You can find out more about my other piano publications and compositions here.


 

Yuja Wang’s master class debut

As many will know, I enjoy highlighting master classes. Public ‘lessons’ can be beneficial and interesting for many reasons, whether for teachers, students or anyone who loves the piano. Most of those previously featured here on my blog have been given by pedagogues or more ‘mature’ artists, but the following videos offer something different; a brief but fascinating insight into the piano world of Chinese star, Yuja Wang.

Uploaded in January this year, these classes were filmed at the Buchmann-Mehta School of Music in Tel Aviv, Israel. All three videos are substantial ‘lessons’ and there’s much to glean from Yuja Wang; this is apparently her ‘master class’ debut too.




My publications:

For much more information about how to practice piano repertoire, take a look at my piano course, Play it again: PIANO (published by Schott Music). Covering a huge array of styles and genres, the course features a large collection of progressive, graded piano repertoire from approximately Grade 1 to advanced diploma level, with copious practice tips for every piece. A convenient and beneficial course for students of any age, with or without a teacher, and it can also be used alongside piano examination syllabuses too.

You can find out more about my other piano publications and compositions here.


 

A master class with Garrick Ohlsson

I’ve been working in Germany over the weekend, tutoring a bilingual piano workshop near Düsseldorf, so I thought it appropriate to highlight a master class today.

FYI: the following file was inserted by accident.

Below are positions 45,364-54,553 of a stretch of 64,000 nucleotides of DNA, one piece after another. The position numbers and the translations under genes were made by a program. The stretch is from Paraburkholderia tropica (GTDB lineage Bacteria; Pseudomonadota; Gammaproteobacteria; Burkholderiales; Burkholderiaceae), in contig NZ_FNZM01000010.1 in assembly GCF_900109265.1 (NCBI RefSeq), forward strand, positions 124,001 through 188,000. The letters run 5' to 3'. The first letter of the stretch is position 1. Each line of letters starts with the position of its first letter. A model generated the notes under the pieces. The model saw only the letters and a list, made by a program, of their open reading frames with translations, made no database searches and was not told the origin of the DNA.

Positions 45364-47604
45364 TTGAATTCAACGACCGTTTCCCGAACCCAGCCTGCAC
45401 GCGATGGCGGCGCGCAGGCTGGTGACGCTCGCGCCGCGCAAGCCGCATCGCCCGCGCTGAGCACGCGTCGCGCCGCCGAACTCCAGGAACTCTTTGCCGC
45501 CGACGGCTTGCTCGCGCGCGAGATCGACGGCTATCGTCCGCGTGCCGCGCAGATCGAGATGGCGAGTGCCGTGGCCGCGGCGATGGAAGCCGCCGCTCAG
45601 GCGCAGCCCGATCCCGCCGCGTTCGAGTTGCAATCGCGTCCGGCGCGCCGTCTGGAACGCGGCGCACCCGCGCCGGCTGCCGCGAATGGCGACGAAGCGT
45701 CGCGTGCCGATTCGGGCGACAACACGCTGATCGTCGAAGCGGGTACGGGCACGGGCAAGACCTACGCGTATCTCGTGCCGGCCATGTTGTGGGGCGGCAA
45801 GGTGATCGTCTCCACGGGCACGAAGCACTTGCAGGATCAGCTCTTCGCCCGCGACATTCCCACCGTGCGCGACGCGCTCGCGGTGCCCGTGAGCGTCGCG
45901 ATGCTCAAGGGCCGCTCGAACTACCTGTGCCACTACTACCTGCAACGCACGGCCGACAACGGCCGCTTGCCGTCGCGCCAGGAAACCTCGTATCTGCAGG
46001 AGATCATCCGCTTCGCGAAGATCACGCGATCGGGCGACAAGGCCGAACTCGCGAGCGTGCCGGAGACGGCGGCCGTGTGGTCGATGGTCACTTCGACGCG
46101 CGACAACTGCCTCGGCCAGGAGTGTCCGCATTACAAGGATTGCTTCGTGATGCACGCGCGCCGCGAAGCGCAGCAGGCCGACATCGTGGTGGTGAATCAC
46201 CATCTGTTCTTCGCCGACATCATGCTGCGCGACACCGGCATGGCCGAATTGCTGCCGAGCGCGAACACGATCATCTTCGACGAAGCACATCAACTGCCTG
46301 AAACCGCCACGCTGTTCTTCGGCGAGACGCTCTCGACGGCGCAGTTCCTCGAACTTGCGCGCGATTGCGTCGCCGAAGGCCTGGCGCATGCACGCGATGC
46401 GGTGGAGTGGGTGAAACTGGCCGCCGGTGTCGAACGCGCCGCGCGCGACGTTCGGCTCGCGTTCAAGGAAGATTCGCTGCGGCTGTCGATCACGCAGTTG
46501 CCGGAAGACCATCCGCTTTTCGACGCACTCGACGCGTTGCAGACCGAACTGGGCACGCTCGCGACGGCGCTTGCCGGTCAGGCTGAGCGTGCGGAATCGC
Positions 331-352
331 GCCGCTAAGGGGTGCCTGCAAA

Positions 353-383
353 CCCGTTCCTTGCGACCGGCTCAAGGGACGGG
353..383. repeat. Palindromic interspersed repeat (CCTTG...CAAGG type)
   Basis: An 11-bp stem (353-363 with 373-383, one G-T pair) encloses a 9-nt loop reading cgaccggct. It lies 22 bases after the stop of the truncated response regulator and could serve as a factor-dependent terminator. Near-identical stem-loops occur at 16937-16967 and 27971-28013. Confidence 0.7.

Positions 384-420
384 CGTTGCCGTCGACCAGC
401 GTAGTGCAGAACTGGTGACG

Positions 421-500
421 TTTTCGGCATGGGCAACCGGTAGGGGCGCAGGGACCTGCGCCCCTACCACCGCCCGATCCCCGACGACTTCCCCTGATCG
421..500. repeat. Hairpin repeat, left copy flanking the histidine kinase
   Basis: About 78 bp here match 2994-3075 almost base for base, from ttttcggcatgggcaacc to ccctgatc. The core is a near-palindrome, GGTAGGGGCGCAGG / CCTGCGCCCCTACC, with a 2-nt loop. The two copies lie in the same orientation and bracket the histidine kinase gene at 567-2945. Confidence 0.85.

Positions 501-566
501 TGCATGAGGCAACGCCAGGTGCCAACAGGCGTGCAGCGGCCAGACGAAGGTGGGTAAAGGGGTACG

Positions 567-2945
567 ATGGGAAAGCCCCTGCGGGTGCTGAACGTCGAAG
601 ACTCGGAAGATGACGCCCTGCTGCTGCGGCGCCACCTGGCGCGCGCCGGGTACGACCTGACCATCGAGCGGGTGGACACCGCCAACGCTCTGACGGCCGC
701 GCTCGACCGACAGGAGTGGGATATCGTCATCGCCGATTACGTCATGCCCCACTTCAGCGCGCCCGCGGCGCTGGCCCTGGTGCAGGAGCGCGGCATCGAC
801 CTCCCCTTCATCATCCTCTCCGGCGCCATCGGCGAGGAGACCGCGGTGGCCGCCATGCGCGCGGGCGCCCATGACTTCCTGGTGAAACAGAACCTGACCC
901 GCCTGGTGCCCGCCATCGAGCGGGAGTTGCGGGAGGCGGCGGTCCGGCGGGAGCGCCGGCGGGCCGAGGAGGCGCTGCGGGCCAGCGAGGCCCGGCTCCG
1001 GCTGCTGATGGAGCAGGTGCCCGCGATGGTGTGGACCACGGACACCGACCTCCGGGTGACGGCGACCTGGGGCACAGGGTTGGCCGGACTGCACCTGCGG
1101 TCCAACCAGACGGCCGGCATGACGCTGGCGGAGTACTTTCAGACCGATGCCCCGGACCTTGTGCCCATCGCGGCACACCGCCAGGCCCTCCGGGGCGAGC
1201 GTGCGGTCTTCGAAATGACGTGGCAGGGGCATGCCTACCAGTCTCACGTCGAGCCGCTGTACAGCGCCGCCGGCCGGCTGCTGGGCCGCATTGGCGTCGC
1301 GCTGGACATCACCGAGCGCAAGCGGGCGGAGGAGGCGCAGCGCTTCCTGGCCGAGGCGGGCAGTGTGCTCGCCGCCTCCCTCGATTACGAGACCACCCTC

Gelsenkirchen is a city in the North Rhine-Westphalia state of Germany, and I’ve been visiting a couple of times a year since 2014, providing free piano classes to those who would not normally have such an opportunity. I love this concept and am very grateful to Kery Felske (director of IKM Gelsenkirchen) and our sponsors for their unwavering support, enabling the possibility to continue this important work.

The class always consists of a variety of levels and abilities (and age ranges!), from complete beginners to advanced players (probably to a standard comparable to UK diploma level), and this weekend focused on those who hadn’t played much before, although there was one intermediate to advanced level pianist. Classes are held in English, and for the younger participants this can seem somewhat daunting, but it hasn’t proved problematic as yet.